– Notice the transition point where the first dream ends. What is the dreamer feeling or experiencing, and where in the story does the person ‘wake up’ to the next dream? Is the feeling or story break of significance to how the dreams relate to each other, or to the person’s life?
– Are the two dreams very similar in nature, or do they hold contrasting energies?
– Whether the dreams are similar or contrasting, how might this be significant or of relevance to the dreamer?
– Is one dream a continuation of the other, or a commentary on it?
– Could either of the dreams serve to prepare us for a potential outcome in waking life?
ANXIETY DREAM WITHIN A DREAM
One possible manifestation of the dream within the dream is to take the form of an anxiety dream. Some people dream they wake up and believe they are late for work or school, only to realize they are still dreaming, and then have the whole process repeat itself. Other times the person thinks they wake up and go to write the dream down, only to realize they are also still dreaming when the words drift off the page or some other variation of waking reality occurs. The latter may be more of a false awakening, depending on the emotions experienced by the dreamer during the dream.
WAKING UP TO SOMETHING IN OUR LIFE
Sometimes waking up within a dream can be symbolic of ‘waking up’ to something in our life. When we reach a new level of conscious awareness that we previously did not have, it may show up in this type of dream experience. Whether we are attaining this insight in the dream only, or we have become aware of it in waking life, our consciousness has realized – or ‘woken up’ to – something in regards of which we previously were ‘asleep’.
FALLING ASLEEP IN OUR CONSCIOUSNESS
On the opposite side of this coin, sometimes we dream that we are falling asleep! This can be symbolic of something that we are ‘closing our eyes’ to, or going unconscious of, in our waking life. Take note, as this kind of un-awareness is what gets us into trouble when we don’t realize we are doing it. And we don’t usually realize it because we are unconscious of it! However a dream can point out the fact that we are doing this, so by taking note we can remedy the situation by bringing our conscious awareness back into the picture.
The dream within a dream reminds me of a concept in hypnosis called ‘nested loops’. In this technique, the hypnotherapist uses metaphor (also used by dreams, of course) to create stories relevant to the client’s problem. The hypnotherapist decides how many layers of stories she wants to use (for example 3, 5, or more), and then begins by telling the first story, only to drop off part way through and begin the second story. This process is continued until the deepest layer of story is reached and this story is completed to resolution. Now the hypnotherapist goes back to the second to last story and finishes it, providing positive resolution and ‘closing the loop’ so to speak. She continues this on back up the chain all the way until the first story is finished and resolved in a way that metaphorically provides a resolution to the problem the client wanted to address. I can’t help but wonder if the dream within a dream might be using a similar approach, though we usually don’t go back to the previous dream to resolve it, the concept is an interesting one.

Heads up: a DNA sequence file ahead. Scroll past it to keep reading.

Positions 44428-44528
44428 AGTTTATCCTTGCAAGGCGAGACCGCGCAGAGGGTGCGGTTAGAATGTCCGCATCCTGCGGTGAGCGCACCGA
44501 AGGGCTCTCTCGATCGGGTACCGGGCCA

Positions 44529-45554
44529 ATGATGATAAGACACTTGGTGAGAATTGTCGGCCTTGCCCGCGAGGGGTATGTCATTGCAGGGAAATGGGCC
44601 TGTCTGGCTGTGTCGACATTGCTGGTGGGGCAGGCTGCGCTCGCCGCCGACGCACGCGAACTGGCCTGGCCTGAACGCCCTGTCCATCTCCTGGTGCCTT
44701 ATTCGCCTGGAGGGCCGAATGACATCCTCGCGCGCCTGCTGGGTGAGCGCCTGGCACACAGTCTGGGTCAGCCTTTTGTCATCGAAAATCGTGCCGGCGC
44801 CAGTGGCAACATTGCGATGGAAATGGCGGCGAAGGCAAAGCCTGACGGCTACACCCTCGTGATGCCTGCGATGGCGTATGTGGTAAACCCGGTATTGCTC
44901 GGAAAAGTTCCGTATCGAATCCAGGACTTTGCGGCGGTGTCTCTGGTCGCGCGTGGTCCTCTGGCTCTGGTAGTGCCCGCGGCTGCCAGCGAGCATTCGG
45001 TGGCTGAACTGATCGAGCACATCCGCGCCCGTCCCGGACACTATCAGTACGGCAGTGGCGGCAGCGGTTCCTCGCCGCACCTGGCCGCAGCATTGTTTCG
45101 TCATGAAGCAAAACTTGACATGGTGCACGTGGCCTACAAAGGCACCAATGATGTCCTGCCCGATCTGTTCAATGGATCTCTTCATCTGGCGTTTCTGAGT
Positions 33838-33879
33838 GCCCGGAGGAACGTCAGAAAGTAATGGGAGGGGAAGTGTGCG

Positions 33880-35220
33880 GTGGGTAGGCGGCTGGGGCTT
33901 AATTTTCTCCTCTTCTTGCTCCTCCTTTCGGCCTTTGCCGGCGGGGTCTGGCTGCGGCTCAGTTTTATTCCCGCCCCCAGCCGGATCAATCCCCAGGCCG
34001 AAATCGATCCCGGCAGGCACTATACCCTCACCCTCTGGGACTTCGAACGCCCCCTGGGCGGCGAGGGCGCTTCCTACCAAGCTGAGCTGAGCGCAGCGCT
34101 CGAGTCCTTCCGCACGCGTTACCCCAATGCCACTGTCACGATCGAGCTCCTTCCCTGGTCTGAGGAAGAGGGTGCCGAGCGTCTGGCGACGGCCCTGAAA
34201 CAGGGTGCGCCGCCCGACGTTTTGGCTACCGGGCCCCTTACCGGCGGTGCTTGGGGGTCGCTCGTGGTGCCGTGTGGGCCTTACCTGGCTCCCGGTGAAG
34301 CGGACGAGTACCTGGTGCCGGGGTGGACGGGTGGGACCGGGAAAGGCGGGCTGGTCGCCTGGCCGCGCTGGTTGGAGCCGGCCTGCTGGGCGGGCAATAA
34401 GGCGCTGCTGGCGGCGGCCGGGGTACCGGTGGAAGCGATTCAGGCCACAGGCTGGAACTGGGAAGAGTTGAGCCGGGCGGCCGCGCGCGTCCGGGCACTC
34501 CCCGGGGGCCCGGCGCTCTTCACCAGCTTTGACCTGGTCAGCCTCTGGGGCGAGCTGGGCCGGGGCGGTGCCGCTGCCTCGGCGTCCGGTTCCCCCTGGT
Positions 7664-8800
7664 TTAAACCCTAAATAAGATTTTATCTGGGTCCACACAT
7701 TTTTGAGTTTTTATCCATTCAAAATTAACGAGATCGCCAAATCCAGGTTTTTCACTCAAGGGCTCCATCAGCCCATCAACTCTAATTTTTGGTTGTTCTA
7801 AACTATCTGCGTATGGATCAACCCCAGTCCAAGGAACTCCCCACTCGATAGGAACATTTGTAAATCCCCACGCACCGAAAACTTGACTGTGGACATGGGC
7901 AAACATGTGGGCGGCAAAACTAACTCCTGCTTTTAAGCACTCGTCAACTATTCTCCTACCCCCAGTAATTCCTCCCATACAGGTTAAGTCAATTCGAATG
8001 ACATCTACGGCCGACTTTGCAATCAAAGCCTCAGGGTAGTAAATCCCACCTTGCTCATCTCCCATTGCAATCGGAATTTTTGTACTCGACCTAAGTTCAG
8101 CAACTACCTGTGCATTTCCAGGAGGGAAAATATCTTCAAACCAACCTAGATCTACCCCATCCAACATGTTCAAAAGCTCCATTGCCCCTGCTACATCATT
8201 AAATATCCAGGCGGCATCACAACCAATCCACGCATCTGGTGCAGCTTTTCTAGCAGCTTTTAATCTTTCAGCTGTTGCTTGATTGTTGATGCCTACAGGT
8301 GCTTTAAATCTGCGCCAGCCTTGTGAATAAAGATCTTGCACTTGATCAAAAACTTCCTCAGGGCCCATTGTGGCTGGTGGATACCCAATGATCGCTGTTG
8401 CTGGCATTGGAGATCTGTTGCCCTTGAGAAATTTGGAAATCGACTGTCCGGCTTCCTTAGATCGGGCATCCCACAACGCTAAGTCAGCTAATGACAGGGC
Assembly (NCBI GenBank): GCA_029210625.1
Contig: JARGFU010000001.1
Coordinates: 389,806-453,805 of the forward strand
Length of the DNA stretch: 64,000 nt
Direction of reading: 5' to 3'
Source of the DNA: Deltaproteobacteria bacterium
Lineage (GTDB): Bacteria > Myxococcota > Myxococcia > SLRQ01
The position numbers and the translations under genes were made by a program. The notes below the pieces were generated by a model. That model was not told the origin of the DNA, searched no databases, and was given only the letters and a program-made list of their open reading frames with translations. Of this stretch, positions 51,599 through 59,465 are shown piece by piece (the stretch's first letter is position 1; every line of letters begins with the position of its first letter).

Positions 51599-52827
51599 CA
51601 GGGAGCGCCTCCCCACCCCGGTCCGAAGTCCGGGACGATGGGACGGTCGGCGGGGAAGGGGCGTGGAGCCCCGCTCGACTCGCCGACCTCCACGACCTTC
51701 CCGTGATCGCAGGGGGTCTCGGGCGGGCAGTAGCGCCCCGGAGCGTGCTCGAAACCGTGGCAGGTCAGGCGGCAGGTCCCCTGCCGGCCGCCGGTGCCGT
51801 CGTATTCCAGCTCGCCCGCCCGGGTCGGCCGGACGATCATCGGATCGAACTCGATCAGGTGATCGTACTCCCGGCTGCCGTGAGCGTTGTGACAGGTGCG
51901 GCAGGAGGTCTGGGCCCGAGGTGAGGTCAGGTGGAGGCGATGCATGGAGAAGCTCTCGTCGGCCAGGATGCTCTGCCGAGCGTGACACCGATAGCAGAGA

And I can’t help but end this article with the famous poem by Edgar Allen Poe:
A DREAM WITHIN A DREAM – POEM BY EDGAR ALLEN POE
Take this kiss upon the brow!
And, in parting from you now,
Thus much let me avow-
You are not wrong, who deem
That my days have been a dream;
Yet if hope has flown away
In a night, or in a day,
In a vision, or in none,
Is it therefore the less gone?
All that we see or seem
Is but a dream within a dream.
I stand amid the roar
Of a surf-tormented shore,
And I hold within my hand
Grains of the golden sand-
How few! yet how they creep
Through my fingers to the deep,
While I weep- while I weep!
O God! can I not grasp
Them with a tighter clasp?
O God! can I not save
One from the pitiless wave?
Is all that we see or seem
But a dream within a dream?